For Carter -- good news and bad
Some clouds are beginning to appear on President Carter's political horizon. When Mr. Carter looks halfway down the road, his prospects for winning re-nomination appear quite favorable.
But when he looks all the way to the goal of reelection, the outlook is uncertain and it is likely that this difficulties will grow.
What seemed to be a nearly impossible accomplishment a few months ago -- his renomination -- now appears to be well within the reach and nearly all the signs are "go". All the polls show carter with a formidable lead over Senator Kennedy as well as over any Republican challenger who may be nominated. At this stage Carter outpolls Kennedy among Democrats and independents by 66 to 24 percent. Catholics support him by two to one and blacks support him by 58 to 32 percent in choosing between the President and the Massachusetts Senator. If the hostages are released unharmed, his support is certain to go higher.
Kennedy used to remark that he had to win in Maine to stay in the race.After losing Maine, he explained coming in second shows he is gaining strength.
There is another side to the coin and this bears on the election campaign, not the nomination campaign.
Carter has been helped immeasurably by the national instinct to rally behind the President in a time of international crisis.
But the Iranian and Afghan crises have only temporarily distracted voter attention from the deteriorating state of the economy. For just the right period as far as the President is concerned, they cover up his vulnerability on the issues which will substantially determine the election.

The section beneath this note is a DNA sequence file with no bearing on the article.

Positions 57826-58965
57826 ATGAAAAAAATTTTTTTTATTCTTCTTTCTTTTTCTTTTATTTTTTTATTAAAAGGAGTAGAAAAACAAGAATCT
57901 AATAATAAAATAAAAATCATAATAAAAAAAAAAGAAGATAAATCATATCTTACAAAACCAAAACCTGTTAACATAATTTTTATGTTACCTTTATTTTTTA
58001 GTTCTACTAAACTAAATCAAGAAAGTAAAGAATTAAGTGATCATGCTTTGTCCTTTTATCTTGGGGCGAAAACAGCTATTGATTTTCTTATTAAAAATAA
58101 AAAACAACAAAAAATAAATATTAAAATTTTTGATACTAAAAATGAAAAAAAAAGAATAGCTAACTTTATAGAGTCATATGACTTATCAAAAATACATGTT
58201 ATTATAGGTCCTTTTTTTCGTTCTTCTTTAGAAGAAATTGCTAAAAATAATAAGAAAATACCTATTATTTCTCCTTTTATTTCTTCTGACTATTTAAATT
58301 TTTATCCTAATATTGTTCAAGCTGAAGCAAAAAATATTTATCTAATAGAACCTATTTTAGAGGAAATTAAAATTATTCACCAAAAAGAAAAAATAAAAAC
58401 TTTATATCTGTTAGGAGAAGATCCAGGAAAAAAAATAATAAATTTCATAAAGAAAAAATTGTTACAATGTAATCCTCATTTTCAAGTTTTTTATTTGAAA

It seems to me that Carter is headed to renomination because the decision is being shaped where he is winning the greatest public approval -- on the hostages and on his stand to get the Soviets out of Afghanistan.
But these issues are not going to remain dominant indefinitely. It is possible -- I think probable -- that he will have to contest for his reelection where he has been losing popular approval -- on inflation, on mounting energy prices, on unemployment, and on the continued decline of the dollar in the world's money markets.
It is plain that the President will find it far easier to turn aside Senator Kennedy whose whole record favors big spending by government than it will be to counter the Republican challenge on both economic and foreign policy.
Almost certainly there will be mounting public backing for the newly proclaimed hard line with respect to the Soviet threat in the Middle East. But Carter will have to face a barrage of valid questions on why he came so tardily to perceive Soviet objectives and why he relied so hopefully so long on Soviet words instead of reacting to Soviet actions.
The "Carter doctrine" is an effective shield against any assault by Senator Kennedy but it will not likely be an effective shield in battle with a Republican nominee with a different record.
There is a further peril which is becoming more visible as the Carter-Kennedy battle grows more personal and more bitter. It is spreading divisiveness within Democratic ranks which at the outset both candidates affirmed they would not allow to happen.
It is happening and the central fact is that each is trying to prove that the other is unqualified to serve as president of the United States.
The Senator exclaimed to a Maine audience: "You raise your voice in the Congress, and they'll whip out old Fritz Mondale and question your patriotism. That's the kind of campaign they're running."
Mondale retorts: "That's bunk. I have never attacked Senator Kennedy's patriotism -- and he knows it."
Kennedy accuses the President of sticking to a "failed foreign policy" and charges that Carter opposed the United Nations panel proposal which now appears to be furthering the release of the hostages.
Carter retorts in a nationally televised press conference: "That is typical of what causes me the deepest concern. First of all, his statements have not been accurate and they have not been responsible, they have not helped our country."
White House aides are more vehement.
Democratic national chairman John White, who predicted that Kennedy would divide the party by trying to unseat a Democratic president and thus throw the election into the arms of the Republicans, is wringing his hands at what he is now witnessing.
His fear is that by denigrating each other so totally they may well persuade the voters that they are both right.